Trading Bitcoin Declared Illegal in Saudi Arabia Despite the Great Strides Made

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Trading cryptocurrencies is illegal in the kingdom of Saudi Arabia, as they are high risk to traders and are out of the government’s supervision. This is according to a statement issued on August 12 by a standing committee comprised of regulators from various government institutions. The statement made it clear that no entities are licensed to facilitate the trading of cryptos and that residents should avoid dealing in cryptos due to the regulatory and security risks involved.

Beware of Cryptos

In the statement published on the Saudi Arabian Monetary Authority’s (SAMA) website, the committee made its stand crystal clear.

The committee warns all citizens and residents about drifting after such illusion and get-rich scheme[s]due to the high regulatory, security and market risks involved, not to mention signing of fictitious contracts and the transfer of funds to unknown recipients/entities/parties.

The standing committee was formed by a supreme decree and composed of members from the Ministries of Commerce and Investment, Media, and Interior. The country’s Capital Markets Authority (CMA) and SAMA were also represented. According to the statement, the committee was tasked with reporting any investment in cryptos to SAMA or CMA and with taking steps to reduce teams’ ability to market their products, effectively keeping them from investors.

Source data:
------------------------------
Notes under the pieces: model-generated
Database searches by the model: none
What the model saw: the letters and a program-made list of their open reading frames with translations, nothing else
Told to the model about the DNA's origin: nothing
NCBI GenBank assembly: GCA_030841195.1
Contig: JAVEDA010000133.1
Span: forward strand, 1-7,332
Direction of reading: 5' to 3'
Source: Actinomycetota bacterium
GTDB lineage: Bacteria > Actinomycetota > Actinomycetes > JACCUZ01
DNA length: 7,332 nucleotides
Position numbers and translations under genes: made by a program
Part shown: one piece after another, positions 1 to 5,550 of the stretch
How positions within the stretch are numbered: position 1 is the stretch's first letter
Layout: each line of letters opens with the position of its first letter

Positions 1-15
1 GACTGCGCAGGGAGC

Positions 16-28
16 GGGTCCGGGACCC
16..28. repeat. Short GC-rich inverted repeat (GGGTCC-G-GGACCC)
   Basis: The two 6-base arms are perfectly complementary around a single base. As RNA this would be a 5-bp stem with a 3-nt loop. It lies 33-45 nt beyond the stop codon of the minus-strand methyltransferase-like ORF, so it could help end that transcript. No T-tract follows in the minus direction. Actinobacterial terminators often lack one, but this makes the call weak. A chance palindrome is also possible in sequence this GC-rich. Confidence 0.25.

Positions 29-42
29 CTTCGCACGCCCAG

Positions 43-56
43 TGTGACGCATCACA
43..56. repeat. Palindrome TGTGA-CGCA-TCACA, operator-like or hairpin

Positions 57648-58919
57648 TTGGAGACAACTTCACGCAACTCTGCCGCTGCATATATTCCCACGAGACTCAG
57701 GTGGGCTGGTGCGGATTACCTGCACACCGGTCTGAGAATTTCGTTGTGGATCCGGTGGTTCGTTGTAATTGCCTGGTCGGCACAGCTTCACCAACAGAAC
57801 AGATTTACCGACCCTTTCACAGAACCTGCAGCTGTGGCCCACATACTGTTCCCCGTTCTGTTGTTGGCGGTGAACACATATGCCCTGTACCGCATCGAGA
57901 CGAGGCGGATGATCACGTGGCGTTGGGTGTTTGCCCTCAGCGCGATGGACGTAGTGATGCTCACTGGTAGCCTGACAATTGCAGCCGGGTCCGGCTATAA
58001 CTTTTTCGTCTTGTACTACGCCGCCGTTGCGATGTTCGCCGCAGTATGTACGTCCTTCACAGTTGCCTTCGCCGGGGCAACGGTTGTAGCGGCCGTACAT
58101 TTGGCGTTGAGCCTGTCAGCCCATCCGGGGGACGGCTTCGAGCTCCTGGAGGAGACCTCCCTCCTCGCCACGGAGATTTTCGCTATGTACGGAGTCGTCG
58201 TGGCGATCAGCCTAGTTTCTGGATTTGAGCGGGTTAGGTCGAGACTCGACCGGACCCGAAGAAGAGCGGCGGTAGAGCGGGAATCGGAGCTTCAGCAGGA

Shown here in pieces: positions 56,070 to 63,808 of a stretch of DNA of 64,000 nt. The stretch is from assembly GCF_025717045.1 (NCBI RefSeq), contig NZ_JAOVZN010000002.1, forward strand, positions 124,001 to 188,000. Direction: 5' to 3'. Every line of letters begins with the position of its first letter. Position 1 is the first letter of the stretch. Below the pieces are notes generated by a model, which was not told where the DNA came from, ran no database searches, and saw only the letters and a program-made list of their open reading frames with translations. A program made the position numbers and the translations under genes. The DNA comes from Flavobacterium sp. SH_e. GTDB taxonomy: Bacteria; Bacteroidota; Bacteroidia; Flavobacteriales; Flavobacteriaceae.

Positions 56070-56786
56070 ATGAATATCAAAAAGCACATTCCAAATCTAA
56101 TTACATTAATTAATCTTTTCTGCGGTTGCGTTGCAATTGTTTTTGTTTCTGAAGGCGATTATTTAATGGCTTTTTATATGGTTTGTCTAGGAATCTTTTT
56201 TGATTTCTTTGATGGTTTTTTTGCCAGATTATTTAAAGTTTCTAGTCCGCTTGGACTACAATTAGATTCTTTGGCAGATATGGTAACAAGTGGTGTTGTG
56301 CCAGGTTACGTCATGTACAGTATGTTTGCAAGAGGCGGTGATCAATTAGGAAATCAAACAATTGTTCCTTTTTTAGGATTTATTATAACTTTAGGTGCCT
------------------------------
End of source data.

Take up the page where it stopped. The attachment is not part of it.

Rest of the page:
The committee clarified that no parties are licensed to carry out crypto trading in the kingdom. This is despite a few exchanges offering their services in the country, one of which is BitOasis. The statement was quite vague and failed to mention what the consequences would be for crypto traders, if any.

The animosity towards cryptos is despite SAMA, which is the country’s central bank, working with Ripple on a payment infrastructure that relies on Ripple’s xCurrent. The pilot program was announced in February and was hailed by both entities as the first undertaking of its kind by a central bank. The program allows the participating commercial banks to use Ripple’s blockchain, which is renowned for its speed and low cost, to settle international transactions in seconds and save on costs. In partnering with Ripple, SAMA became only the second central bank in the world after the Bank of England to trial the use of blockchain technology to power a country’s payment infrastructure. xCurrent is one of Ripple’s payment products that doesn’t rely on the company’s native XRP crypto token.

Saudi Arabia has also been working on a joint project with the United Arab Emirates to issue a digital currency. As we reported in December of last year, the two nations planned to use blockchain technology to facilitate cross-border transactions. The project was said to be in its initial phase and that an official launch date had not been set.

Cryptos have faced tough regulations in the past year as governments have struggled to catch up with the fast-evolving nature of the industry. In India, crypto exchanges have been locked in a legal battle with the country’s central bank, which issued a directive to all banks to cease relationships with exchanges. The exchanges pleaded their case before the Supreme Court a month ago to no avail, with the court upholding the central bank’s decision.

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